for example, food, medicines, bandages, pencils, ambulances, chemotherapy
drugs, educational materials, medical journals and school desks. Claims that
the United Nations, or the United Kingdom itself, blocks those goods are
nonsense.

29 Jun 1999 : Column 256

Meanwhile, the Iraqi regime continues to refuse donations of humanitarian
aid from third countries. While the Iraqi government seek to exploit their
people's suffering for their own propaganda purposes, the international
community does what it can to protect the Iraqi people. The UN first put
forward proposals for a humanitarian programme--the prototype for today's
oil for food programme--in 1991. Iraq rejected them, despite complaints of
severe humanitarian need. Faced with huge international pressure, Iraq
eventually agreed to the oil for food programme in May 1996, but the start
of the programme was delayed by seven months, until December 1996, while
Iraq haggled over the terms of implementation.

Under the programme, Iraq is currently permitted to sell $5.3 billion worth
of oil every six months to fund the purchase of humanitarian goods. In
addition to the food and medicine I mentioned earlier, Iraq is also allowed
to import spare parts, equipment and materials for use in the water and
sanitation, education, agricultural and demining sectors. Subsequent
resolutions also expanded the humanitarian programme to allow a certain
amount of repair to the Iraqi civilian infrastructure and some upgrading of
Iraq's oil infrastructure.

According to the most recent UN report on the implementation of oil for
food, the UN humanitarian programme is making a real difference to the
humanitarian situation in Iraq. However, for the Iraqi people to get the
most out of the programme, the Iraqi Government must also play their part.
Once again, Baghdad has refused to engage properly with the UN. Despite
constant encouragement from the UN, the Government of Iraq refuse to make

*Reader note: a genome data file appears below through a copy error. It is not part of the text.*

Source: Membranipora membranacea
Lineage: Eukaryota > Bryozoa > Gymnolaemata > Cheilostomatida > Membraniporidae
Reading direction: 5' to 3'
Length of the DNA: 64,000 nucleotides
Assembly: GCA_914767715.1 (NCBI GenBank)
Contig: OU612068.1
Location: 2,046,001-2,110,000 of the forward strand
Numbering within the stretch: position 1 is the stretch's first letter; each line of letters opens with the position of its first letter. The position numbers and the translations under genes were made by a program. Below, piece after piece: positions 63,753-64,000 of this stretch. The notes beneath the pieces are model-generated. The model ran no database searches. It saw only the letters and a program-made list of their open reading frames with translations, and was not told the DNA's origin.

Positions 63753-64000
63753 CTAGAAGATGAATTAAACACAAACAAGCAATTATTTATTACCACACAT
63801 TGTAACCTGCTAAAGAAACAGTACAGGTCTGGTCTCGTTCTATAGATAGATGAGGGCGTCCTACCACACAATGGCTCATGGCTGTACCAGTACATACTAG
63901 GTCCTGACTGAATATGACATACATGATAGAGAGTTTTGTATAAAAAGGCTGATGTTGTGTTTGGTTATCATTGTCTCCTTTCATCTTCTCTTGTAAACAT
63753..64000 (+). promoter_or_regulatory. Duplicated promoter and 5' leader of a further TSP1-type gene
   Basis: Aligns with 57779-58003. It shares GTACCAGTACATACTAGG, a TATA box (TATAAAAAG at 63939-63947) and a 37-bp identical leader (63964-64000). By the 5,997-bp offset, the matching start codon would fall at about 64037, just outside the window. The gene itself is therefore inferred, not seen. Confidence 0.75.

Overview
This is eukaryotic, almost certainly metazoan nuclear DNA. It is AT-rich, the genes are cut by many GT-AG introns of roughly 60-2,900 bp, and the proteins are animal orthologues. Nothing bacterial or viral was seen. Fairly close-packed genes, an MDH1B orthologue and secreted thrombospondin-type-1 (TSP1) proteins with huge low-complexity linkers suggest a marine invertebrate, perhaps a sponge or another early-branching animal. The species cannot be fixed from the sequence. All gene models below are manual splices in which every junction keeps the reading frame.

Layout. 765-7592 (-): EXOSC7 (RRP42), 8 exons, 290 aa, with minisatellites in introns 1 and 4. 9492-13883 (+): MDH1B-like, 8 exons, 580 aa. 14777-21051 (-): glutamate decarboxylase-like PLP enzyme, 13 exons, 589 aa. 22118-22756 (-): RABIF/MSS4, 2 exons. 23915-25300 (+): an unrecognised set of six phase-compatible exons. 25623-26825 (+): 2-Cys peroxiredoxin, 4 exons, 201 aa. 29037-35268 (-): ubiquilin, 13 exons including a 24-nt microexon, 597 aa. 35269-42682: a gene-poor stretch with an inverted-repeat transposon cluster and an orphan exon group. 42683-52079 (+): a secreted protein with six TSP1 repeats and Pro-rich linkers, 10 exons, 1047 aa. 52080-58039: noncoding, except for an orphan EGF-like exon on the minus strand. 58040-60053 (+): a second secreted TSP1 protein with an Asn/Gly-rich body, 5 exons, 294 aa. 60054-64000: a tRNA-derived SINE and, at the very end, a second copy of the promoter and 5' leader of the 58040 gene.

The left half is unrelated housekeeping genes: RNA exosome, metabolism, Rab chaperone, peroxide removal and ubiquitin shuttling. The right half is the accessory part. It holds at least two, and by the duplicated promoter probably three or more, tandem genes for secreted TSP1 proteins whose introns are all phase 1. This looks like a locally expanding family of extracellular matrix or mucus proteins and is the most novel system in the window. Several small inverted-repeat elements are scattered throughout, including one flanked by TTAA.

any efforts to prioritise properly what is purchased for the humanitarian
programme, or to target the programme on the most vulnerable.

The UN special rapporteur on human rights in Iraq, Max van der Stoel,
expressed concern in his February report that Iraq had not yet concluded
contracts to the full value of available resources for the purchase of high
protein biscuits or therapeutic milk. That was reinforced in April by a UN
spokesman who said that Iraq was not ordering enough food for its
malnourished children and pregnant women. Since late November, Iraq has
submitted only two contracts for food, worth only $3 million, although it
had been allocated $16 million for that purpose.

The UN special rapporteur further observed continuing problems with Iraqi
distribution of goods. The available resources were not being channelled to
the people in the southern governorates who were the worst off and in the
greatest need. According to the latest UN reports, approximately 300
million worth of medical goods--more than half of all the medicines
delivered to Iraq since the oil for food programme began in 1996--is still
in warehouses awaiting distribution.

It is noticeable that oil for food has had a substantially greater impact on
the humanitarian situation in northern Iraq where the Iraqi regime has no
involvement in the implementation of the programme. In the north, for
example, 92 per cent. of medical equipment procured by the United Nations
agencies since the start of the programme has been distributed. According to
the latest UN reports, general malnutrition there is decreasing.

29 Jun 1999 : Column 257

The suffering of the Iraqi people as a result of the tactics of the Iraqi
Government contrasts sharply with the wealth and luxury that is enjoyed by
Saddam Hussein and his regime. Forbes magazine recently estimated Saddam's
net worth at some $6 billion, ranking him the sixth richest head of state in
the world. Such wealth derives from years of exploitation, and lately from